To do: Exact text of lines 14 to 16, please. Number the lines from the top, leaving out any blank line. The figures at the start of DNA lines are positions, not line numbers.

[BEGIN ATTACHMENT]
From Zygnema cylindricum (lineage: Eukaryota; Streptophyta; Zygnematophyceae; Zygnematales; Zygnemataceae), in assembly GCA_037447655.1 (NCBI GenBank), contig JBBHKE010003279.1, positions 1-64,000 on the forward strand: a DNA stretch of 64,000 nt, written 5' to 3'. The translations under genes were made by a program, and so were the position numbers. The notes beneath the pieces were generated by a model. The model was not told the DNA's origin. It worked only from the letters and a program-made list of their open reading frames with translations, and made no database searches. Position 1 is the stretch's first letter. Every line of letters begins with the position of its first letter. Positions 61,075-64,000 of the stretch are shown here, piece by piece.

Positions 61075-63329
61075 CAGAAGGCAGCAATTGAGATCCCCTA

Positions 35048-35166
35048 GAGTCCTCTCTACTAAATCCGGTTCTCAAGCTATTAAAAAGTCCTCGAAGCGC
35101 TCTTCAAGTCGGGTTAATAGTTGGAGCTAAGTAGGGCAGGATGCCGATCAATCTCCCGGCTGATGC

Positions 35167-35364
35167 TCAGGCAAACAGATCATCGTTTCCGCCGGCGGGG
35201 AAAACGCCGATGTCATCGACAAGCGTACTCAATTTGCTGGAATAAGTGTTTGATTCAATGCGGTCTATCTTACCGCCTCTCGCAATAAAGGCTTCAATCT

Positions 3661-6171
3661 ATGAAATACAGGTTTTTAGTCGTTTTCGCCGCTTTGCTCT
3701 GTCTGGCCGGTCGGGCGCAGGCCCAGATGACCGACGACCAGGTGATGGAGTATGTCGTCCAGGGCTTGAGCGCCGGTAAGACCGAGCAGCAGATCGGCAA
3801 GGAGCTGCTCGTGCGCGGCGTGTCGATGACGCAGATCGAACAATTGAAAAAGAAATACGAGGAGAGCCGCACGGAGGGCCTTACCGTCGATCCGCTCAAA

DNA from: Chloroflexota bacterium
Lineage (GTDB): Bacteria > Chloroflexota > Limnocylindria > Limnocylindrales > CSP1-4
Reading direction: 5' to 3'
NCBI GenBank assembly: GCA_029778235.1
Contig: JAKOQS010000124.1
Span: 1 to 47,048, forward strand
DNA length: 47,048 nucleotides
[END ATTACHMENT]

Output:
DNA from: Chloroflexota bacterium
Lineage (GTDB): Bacteria > Chloroflexota > Limnocylindria > Limnocylindrales > CSP1-4
Reading direction: 5' to 3'